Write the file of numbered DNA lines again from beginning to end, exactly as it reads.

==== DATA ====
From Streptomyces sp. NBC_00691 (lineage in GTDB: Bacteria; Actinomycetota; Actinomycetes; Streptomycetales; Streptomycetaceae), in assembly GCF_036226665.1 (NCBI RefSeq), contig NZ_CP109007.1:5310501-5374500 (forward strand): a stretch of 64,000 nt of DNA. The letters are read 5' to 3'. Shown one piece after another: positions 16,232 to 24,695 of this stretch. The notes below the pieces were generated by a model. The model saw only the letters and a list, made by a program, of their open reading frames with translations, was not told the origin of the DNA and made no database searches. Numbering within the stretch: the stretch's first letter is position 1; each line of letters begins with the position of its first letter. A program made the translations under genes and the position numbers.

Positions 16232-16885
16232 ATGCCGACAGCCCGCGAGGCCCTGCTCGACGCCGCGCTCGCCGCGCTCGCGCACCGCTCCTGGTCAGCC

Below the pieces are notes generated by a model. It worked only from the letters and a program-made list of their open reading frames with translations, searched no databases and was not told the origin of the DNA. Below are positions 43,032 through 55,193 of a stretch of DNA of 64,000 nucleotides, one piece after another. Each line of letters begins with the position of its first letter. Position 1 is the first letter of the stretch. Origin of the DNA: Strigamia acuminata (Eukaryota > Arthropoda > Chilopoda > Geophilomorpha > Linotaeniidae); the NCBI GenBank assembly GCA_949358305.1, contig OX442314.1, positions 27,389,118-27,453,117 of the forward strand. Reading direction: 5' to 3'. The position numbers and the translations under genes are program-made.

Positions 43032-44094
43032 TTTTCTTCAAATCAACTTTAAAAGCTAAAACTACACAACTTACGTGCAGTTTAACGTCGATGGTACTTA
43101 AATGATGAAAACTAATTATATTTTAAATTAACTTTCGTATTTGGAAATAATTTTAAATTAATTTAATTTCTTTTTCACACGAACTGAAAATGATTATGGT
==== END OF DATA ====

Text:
From Streptomyces sp. NBC_00691 (lineage in GTDB: Bacteria; Actinomycetota; Actinomycetes; Streptomycetales; Streptomycetaceae), in assembly GCF_036226665.1 (NCBI RefSeq), contig NZ_CP109007.1:5310501-5374500 (forward strand): a stretch of 64,000 nt of DNA. The letters are read 5' to 3'. Shown one piece after another: positions 16,232 to 24,695 of this stretch. The notes below the pieces were generated by a model. The model saw only the letters and a list, made by a program, of their open reading frames with translations, was not told the origin of the DNA and made no database searches. Numbering within the stretch: the stretch's first letter is position 1; each line of letters begins with the position of its first letter. A program made the translations under genes and the position numbers.

Positions 16232-16885
16232 ATGCCGACAGCCCGCGAGGCCCTGCTCGACGCCGCGCTCGCCGCGCTCGCGCACCGCTCCTGGTCAGCC

Below the pieces are notes generated by a model. It worked only from the letters and a program-made list of their open reading frames with translations, searched no databases and was not told the origin of the DNA. Below are positions 43,032 through 55,193 of a stretch of DNA of 64,000 nucleotides, one piece after another. Each line of letters begins with the position of its first letter. Position 1 is the first letter of the stretch. Origin of the DNA: Strigamia acuminata (Eukaryota > Arthropoda > Chilopoda > Geophilomorpha > Linotaeniidae); the NCBI GenBank assembly GCA_949358305.1, contig OX442314.1, positions 27,389,118-27,453,117 of the forward strand. Reading direction: 5' to 3'. The position numbers and the translations under genes are program-made.

Positions 43032-44094
43032 TTTTCTTCAAATCAACTTTAAAAGCTAAAACTACACAACTTACGTGCAGTTTAACGTCGATGGTACTTA
43101 AATGATGAAAACTAATTATATTTTAAATTAACTTTCGTATTTGGAAATAATTTTAAATTAATTTAATTTCTTTTTCACACGAACTGAAAATGATTATGGT